• Give the proper respect to your executives and fellow members – no one needs to earn from you, it’s mandatory
  • Embrace change – yearning for how things “used to be done” can be derailing; bring insight but refrain from stifling new ideas and opinions
  • PARTICIPATE – bring your whole self, show up on time, and stay to clean up; prove yourself
  • Stop blaming the future for why you aren’t living in the present – you have more time to offer than you let on

We’re a tricky bunch. We know we can still do amazing things but it doesn’t seem like anyone needs us to do so. Need us, ask for help from us, and let us teach you what we’ve learned. Make us matter! If you let us fall by the wayside that is how we will depart and that’s no way to leave a relationship that’s supposed to last a lifetime.


  • Give us things to do and things we actually care about –  you should know us best so keep us involved by assigning tasks that we have always loved doing
  • Avoid belittling us – menial tasks are a no-go; we want purpose
  • Hold us accountable – if we’re flaky, disinterested, or bring a bad attitude; call us out and remind us how much we used contribute positively
  • Know our constituency – we’re not new members, nor are we your average member – treat us as we are (members who are unfortunately moving on)
  • Show your appreciation for us – thank you’s and expressions of gratitude go a long way; we will not be here forever – be good to us while you can

I love my chapter – that will always remain true but if you really think I am invaluable treat me as such before it’s too late. If you want me to come back, to donate my time or money, and to stay in touch this is the most important to make me feel wanted, needed, and appreciated. We’re your senior brothers but we’ll be alumni soon.

How do you keep your senior members engaged?

Brother Oteng

Brotherhood Community Leadership


Almost a week ago today, I had the opportunity to partake in an event that truly impacted my life. CLIMB, the UVM Fraternity and Sorority Life Social Justice retreat allowed me to meet and build so many new bonds with my brothers and sisters in FSL, but also opened my eyes and made me stop and think about my role in the communities that I am a part of. It made me think about my values, those that have been instilled upon me by the teachings of others and the ones that I have created in my own personal growth.  I had no clue what I was getting into when I first signed up for this even at my first chapter meeting in February, but now have had the time to let the lessons of that event sink in, I can honestly say it was the best spur of the moment decision that I’ve made.

You Are Always Wearing Your Letters – video

One of the goals of CLIMB is that the lessons in leadership, social justice, and the living of our values be brought back to our fraternities and sororities.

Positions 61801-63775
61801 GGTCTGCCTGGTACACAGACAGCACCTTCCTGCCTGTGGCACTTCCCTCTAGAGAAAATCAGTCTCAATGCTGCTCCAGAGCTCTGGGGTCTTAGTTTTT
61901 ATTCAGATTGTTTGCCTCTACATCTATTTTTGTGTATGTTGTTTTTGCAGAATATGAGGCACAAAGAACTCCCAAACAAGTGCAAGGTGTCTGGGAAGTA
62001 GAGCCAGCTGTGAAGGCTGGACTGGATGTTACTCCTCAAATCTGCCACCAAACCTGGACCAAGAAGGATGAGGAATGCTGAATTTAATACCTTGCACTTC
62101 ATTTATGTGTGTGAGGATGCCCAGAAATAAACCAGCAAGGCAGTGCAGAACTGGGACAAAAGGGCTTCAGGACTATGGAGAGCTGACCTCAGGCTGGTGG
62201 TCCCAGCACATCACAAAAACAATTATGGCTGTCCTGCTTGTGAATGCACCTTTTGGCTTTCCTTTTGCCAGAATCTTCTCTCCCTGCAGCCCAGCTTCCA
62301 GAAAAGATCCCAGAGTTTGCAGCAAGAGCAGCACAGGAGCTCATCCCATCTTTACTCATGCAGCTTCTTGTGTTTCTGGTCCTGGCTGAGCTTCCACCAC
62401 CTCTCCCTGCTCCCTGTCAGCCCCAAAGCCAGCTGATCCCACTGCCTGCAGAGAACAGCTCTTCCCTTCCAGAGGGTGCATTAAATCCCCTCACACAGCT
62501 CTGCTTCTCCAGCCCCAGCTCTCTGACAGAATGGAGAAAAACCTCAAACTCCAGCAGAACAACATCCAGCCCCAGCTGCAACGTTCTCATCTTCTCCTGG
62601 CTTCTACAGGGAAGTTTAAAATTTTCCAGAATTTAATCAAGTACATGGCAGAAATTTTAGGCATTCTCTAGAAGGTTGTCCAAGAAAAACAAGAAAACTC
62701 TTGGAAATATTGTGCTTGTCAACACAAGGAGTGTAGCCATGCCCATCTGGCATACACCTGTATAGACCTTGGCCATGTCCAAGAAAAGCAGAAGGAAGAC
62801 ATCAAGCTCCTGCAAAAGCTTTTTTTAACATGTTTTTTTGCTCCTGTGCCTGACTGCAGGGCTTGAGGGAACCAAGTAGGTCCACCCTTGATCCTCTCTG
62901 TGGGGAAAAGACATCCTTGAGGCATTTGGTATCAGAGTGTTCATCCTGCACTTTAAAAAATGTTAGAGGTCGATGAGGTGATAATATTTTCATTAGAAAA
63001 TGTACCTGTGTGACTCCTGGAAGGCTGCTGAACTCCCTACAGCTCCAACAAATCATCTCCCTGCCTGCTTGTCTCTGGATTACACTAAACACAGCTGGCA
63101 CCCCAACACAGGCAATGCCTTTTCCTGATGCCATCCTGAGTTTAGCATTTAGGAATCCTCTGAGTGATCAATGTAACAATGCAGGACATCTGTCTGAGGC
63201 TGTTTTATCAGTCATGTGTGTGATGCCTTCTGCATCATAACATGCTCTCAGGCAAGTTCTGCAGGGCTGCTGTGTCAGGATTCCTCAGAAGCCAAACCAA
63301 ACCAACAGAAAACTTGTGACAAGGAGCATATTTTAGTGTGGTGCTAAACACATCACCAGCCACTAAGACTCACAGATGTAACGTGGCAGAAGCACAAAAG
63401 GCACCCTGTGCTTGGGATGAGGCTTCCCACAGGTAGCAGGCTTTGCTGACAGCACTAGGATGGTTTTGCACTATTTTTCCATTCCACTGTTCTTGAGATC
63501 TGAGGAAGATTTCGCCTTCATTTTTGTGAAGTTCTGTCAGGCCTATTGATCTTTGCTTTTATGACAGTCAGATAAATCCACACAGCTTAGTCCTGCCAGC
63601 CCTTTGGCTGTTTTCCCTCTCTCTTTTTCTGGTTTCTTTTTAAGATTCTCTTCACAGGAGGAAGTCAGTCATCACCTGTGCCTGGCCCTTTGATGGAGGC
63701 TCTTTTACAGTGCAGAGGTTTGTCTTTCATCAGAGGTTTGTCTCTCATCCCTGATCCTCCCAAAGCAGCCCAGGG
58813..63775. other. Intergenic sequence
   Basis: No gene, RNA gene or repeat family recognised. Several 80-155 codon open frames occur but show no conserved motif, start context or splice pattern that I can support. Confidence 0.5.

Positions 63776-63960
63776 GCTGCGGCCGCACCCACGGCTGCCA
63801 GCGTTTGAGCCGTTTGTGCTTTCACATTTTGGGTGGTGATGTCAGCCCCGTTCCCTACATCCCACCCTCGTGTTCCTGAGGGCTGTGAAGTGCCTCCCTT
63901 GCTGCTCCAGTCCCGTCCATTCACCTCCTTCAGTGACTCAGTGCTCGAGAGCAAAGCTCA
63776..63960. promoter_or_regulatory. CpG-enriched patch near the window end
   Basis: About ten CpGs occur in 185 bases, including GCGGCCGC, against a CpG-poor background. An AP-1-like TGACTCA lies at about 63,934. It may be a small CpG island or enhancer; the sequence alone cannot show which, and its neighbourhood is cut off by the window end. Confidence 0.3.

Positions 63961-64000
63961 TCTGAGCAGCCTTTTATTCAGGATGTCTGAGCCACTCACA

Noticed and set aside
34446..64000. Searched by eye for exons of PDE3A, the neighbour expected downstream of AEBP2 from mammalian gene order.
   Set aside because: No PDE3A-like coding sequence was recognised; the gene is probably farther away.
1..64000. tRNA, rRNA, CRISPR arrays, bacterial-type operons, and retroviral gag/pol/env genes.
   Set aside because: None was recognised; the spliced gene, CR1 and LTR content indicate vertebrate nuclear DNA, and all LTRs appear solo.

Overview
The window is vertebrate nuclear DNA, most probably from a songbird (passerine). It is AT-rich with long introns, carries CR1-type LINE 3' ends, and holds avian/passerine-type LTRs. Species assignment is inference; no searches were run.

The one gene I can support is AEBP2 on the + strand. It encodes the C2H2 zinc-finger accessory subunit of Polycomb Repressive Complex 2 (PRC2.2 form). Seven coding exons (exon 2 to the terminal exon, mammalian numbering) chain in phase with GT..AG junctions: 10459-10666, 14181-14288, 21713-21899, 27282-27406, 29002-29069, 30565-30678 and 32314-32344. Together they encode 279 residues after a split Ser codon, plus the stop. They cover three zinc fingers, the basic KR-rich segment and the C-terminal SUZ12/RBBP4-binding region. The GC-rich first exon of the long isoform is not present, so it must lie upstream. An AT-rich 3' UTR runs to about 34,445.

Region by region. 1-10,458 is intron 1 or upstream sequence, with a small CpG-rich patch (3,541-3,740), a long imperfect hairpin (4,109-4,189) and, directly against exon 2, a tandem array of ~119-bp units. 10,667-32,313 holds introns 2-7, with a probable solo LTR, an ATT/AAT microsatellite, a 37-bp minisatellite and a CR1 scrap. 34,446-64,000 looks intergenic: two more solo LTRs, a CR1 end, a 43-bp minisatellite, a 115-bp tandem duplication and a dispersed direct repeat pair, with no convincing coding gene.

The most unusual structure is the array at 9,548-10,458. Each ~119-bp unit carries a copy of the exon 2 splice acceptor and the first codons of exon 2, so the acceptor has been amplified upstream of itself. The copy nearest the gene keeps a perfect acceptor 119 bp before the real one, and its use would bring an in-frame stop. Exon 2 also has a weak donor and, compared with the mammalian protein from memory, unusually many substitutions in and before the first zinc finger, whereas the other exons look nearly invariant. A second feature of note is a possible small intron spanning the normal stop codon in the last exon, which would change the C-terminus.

LEADERSHIP: That’s easy. Knowing who you personal are as a leader. Stepping up to take and active role in the leadership of the fraternity, even if you don’t have a position. One of the core values that Phi Mu Delta believes in is democracy. In a democracy, everyone is a leader and everyone has a voice. Every voice is valuable and as I like to say when it comes to voting and playing an active role in the decision making process, you can’t complain if you don’t let your voice be heard.

SOCIAL JUSTICE: This one, in my opinion, is a little bit trickier. The main goal is to make us aware of the personal biases and even stereotypes that might just happen without us even knowing it. The first step is always admitting that something is wrong. Also, educating ourselves on the way that we can potential help others become aware of their bias and being an ally for every person, regardless of color, race, creed, or position.

This last one, VALUES, is a little bit harder. First we have to address our values. And not only the values that we say at the end of every chapter meet, but also the ones that we carry with us in our everyday lives. It is when those personal, public values become intertwine with the values that we hold as brothers of Phi Mu Delta, do we get to the true point of CLIMB. When we start living all of our values, and our fellow brothers and sisters begin to live their values, then a web is built, one that is shown to the community and says, “We are Greek Life and this is what we TRUELLY believe!”

Climb 2

It is then that we can begin to build a wall, not one that divides, but lifts all of us up to a higher standard that we as fraternity men and sorority women put ourselves to.

It is then that a new, positive light can be shed on the stereotype that surrounds fraternity and sorority life.

It is then that CLIMB and its goals have done it job in building a better FSL community


Don’t Forget to Stay Awesome,

Brother Lemos